‘When General Grant Expelled The Jews’

General Ulysses S. Grant, the 18th president of the U.S., reading on porch of Drexel Cottage near Saratoga Springs, New York on July 20, 1885. (AP)Text of General Orders No. 11 telegraphed to Brigadier General Mason Brayman. (Page 1 of 2)Text of General Orders No. 11 telegraphed to Brigadier General Mason Brayman. (Page 2 of 2)Petition of Missouri B'Nai N'rith to Abraham Lincoln, January 5, 1863.

When Ulysses S. Grant was a general in the Civil War, he issued an order expelling all of the Jews from the territory under his control — basically the modern states of Tennessee, Kentucky and Mississippi. The order is known as General Order 11 and is dated Dec. 17, 1862.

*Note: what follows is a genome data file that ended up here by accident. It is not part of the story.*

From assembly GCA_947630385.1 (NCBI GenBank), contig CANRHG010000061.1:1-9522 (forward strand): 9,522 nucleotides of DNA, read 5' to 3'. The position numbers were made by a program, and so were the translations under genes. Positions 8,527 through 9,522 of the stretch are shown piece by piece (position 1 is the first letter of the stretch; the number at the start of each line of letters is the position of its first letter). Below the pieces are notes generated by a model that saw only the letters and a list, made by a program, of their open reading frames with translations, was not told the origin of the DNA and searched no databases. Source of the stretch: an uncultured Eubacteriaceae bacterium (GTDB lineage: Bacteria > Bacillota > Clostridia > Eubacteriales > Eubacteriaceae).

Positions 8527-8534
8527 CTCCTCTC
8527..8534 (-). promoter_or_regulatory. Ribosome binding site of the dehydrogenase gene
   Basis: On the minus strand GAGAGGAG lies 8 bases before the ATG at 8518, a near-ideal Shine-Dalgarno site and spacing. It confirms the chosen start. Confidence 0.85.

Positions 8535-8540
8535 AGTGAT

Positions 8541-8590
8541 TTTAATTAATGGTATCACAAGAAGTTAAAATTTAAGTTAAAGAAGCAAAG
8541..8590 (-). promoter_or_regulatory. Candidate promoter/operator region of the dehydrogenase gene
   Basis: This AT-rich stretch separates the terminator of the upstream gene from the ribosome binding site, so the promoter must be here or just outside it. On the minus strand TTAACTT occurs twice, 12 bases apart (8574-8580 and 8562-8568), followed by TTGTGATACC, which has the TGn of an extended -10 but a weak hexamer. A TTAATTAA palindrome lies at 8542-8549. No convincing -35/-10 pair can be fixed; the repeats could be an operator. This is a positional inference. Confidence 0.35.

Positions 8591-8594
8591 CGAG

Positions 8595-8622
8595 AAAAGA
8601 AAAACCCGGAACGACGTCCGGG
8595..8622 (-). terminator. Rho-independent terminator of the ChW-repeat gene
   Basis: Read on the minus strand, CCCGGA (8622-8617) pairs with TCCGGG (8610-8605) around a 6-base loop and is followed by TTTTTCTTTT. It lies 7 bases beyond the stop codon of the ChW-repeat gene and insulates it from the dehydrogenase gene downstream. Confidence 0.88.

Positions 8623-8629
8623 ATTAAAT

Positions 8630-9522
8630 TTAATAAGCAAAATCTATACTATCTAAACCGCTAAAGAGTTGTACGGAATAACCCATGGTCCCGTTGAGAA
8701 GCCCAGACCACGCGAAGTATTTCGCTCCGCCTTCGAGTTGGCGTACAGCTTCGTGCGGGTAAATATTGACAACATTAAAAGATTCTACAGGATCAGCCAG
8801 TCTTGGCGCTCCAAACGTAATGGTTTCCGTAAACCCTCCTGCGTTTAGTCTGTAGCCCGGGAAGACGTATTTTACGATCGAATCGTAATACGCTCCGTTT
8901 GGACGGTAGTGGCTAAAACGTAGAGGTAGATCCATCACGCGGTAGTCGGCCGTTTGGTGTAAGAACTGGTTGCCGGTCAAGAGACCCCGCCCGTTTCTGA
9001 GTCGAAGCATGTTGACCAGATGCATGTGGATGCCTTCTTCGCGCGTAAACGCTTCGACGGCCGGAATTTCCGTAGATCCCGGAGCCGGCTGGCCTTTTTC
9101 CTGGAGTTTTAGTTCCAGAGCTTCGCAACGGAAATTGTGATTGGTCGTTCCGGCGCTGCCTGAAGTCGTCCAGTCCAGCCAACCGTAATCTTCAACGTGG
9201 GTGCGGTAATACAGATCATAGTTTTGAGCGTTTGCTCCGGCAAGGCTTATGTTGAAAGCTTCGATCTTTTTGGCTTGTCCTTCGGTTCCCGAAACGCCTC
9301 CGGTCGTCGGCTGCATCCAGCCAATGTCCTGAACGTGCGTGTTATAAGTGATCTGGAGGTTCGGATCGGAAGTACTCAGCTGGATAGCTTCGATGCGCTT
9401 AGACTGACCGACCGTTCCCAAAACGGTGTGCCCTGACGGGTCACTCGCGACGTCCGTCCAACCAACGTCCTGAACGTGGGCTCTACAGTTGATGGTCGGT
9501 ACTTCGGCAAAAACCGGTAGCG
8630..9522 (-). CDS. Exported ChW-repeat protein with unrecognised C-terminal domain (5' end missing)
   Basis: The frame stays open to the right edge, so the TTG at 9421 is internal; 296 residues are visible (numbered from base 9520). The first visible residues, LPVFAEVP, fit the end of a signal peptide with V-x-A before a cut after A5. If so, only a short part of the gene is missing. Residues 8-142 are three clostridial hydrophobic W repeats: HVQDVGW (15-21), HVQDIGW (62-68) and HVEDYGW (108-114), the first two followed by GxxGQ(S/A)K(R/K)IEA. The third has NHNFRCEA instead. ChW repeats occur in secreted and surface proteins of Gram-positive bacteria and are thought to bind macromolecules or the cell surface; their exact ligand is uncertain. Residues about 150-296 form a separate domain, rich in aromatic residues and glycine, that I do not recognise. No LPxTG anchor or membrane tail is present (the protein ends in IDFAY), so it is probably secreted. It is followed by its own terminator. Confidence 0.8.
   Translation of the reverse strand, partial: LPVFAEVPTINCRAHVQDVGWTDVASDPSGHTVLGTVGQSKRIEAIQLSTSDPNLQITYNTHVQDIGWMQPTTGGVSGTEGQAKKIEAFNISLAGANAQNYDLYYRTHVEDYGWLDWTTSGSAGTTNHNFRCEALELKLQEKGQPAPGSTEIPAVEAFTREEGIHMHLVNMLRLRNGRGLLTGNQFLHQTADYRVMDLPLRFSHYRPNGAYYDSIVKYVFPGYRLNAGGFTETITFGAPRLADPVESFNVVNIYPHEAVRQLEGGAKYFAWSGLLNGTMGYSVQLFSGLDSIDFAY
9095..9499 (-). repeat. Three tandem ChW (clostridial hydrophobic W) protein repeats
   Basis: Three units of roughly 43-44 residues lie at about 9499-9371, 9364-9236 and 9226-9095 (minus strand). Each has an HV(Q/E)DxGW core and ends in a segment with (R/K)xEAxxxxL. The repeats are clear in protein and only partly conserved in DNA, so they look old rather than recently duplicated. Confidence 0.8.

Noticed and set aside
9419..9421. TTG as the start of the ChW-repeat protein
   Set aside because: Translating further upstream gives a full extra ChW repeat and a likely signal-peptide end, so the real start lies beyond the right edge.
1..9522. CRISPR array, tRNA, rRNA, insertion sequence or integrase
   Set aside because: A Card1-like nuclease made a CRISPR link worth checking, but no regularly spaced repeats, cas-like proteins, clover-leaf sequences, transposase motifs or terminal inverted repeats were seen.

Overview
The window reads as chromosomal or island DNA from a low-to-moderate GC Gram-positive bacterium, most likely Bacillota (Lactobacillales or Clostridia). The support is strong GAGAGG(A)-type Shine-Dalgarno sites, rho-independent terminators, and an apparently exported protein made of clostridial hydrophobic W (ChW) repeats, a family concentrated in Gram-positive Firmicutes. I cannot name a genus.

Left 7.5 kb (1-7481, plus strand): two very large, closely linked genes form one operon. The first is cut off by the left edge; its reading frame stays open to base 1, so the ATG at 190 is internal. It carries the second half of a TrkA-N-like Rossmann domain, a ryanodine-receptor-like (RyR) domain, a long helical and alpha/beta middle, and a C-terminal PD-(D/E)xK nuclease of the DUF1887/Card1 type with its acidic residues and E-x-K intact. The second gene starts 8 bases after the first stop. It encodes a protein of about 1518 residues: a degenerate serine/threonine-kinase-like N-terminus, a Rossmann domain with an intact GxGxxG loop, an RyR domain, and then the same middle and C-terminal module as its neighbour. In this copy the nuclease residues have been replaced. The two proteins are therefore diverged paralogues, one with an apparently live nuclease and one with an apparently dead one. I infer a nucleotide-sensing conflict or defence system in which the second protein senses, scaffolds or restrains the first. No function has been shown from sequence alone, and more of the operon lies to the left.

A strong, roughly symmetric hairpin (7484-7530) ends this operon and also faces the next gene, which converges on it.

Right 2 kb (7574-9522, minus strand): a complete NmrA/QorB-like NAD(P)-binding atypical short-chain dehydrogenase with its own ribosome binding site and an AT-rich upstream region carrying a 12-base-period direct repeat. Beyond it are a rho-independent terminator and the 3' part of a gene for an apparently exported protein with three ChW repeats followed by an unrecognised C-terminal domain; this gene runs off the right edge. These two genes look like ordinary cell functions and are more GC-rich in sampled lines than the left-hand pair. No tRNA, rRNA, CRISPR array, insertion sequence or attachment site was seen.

The Jews, as a class violating every regulation of trade established by the Treasury Department… are hereby expelled… within 24 hours.

Post commanders will see that all of this class of people be furnished passes and required to leave, and anyone returning after such notification will be arrested and held in confinement

It sounds like something from Germany in the 1930s, but it was issued just weeks before President Lincoln made the Emancipation Proclamation.

To the extent that this episode has been remembered at all, it’s been known as a historic low point for anti-Semitism in America and a tarnish on Grant’s legacy.

But it turns out the whole story is a lot more complicated than that. The narrative asserted in a new book suggests that the event eventually lead to important advances for Jews worldwide, and a personal redemption for Grant.


  • Jonathan Sarna, professor of American Jewish studies at Brandeis University; author, “When General Grant Expelled the Jews”


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